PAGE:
This Governance Process is unique in the World

An interview with Andreas Baur, Political Scientist

Andreas Baur conducts research in Tübingen and Amsterdam on the (geo)political framework conditions for the cloud. The political scientist is convinced: Regulation that disregards technology will not work. In the interview, he reveals how political concepts are embedded in technology and why initiatives like Gaia-X represent a new form of international technopolitics.

Mr Baur, you are a political scientist and research critical network infrastructures. The cloud and initiatives like Gaia-X are also among your topics. What are you currently working on?

I am currently doing a PhD on the Politics of the Cloud at the Institute for Social Science Research at the University of Amsterdam. I am also a research associate at the International Centre for Ethics in the Sciences and Humanities at the University of Tübingen and a member of the Forum Privacy. There, we deal with the security of infrastructures and topics such as privacy and data protection in various projects.

As a political scientist, what interests you about IT infrastructures?

Technology is political. It enables, influences or prevents action. To give you an example: We conducted a study on automated security decisions at airports. The results show: When technology decides, it never does so neutrally because it functions according to the standards of its builders – only amplified many times over. Because digital technology scales human efficacy through automation and thus also potentiates programmed biases and misjudgments. We must prevent our technology from constantly becoming the turbocharger of our weaknesses.

What makes the cloud a political issue?

With the cloud, the technology’s agency, as we call it, is particularly high: We are not just dealing with a few devices here but with a connected and global infrastructure. This creates the basis for many other technologies. It influences the ability of billions of people to cooperate. We all need the cloud to access, process and share data. But the cloud has a place and a legal status. It is thus subject to access not only by companies but also by states in whose jurisdiction the data centres operate. The cloud has become a geostrategic asset.

How does geostrategy make itself felt in the cloud?

In simple terms: Authoritarian states like Russia or China rely on isolation and data control within their territories. The USA, on the other hand, relies more on radical freedom of expression and, at the same time, capitalistically permissive marketing of data. Europe is increasingly trying to pursue a third way: We would like to see stronger control of platforms under the rule of law and more protection of individual privacy.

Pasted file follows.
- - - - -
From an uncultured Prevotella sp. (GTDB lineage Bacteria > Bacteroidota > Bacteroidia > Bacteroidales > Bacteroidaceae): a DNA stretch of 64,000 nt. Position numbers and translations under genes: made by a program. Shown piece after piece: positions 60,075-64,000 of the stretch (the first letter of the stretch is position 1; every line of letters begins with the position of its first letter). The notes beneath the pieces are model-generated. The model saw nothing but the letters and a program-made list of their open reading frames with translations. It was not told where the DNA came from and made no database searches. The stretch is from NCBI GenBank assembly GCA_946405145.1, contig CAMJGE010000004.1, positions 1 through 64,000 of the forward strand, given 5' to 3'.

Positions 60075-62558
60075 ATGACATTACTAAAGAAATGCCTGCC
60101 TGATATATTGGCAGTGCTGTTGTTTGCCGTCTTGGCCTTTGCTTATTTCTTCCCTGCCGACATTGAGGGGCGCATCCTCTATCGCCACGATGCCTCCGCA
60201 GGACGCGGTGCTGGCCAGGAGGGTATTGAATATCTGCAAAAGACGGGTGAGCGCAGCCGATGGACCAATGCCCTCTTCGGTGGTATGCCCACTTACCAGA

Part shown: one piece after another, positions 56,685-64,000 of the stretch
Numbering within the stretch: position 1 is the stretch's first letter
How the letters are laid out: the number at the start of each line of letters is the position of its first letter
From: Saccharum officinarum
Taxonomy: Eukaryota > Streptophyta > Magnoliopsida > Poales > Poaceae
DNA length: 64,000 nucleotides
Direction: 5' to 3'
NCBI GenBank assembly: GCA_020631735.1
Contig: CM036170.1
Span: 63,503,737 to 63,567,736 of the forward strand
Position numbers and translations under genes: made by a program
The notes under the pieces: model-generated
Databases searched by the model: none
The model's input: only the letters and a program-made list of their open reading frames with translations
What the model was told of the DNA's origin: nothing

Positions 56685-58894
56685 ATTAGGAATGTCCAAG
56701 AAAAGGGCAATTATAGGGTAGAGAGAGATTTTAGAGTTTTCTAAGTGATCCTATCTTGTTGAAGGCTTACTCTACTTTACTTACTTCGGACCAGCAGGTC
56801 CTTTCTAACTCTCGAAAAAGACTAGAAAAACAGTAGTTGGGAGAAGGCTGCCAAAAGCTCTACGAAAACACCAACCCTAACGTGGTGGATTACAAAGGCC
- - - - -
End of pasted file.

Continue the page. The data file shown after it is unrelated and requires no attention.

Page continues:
What problems do conflicting geostrategies cause in the cloud?

Europe does want to protect its interests and values in the cloud. However, we are dependent on non-European technology and have to accept the extensive surveillance of our data traffic by, e.g., US intelligence services. Ten years ago, the whistleblower Edward Snowden revealed in the NSA affair what kind of battle is being fought here. This is one of the reasons why, for years, European companies have only been able to use the dominant US platforms under high legal risks. In addition to intelligence access, there are many other geostrategic factors in the cloud, such as access to microchips, the availability of cognitive resources such as innovation capacity, patents, skilled labour, but also market share and access to affordable and green energy. Those who lose touch here and become dependent forfeit political sovereignty.

Because of such dependencies, the EU and European governments speak of a market failure in the cloud. How do you rate that?

I am not an economist. But market failure manifests itself, for example, through severe power imbalances. These are obvious in the cloud market. Today, a handful of platform companies divide the market up among themselves. With each additional customer, they benefit from network effects that consolidate their dominance. Hyperscalers set de facto standards and determine access to cloud resources. Their influence is great enough that they even limit the exchange of data between different platforms. Initiatives like Gaia-X are trying to bring forward an alternative vision to this development. They want to remove standards and rules of the game for the cloud from the individual interest of companies and balance the geostrategic agenda of non-European powers.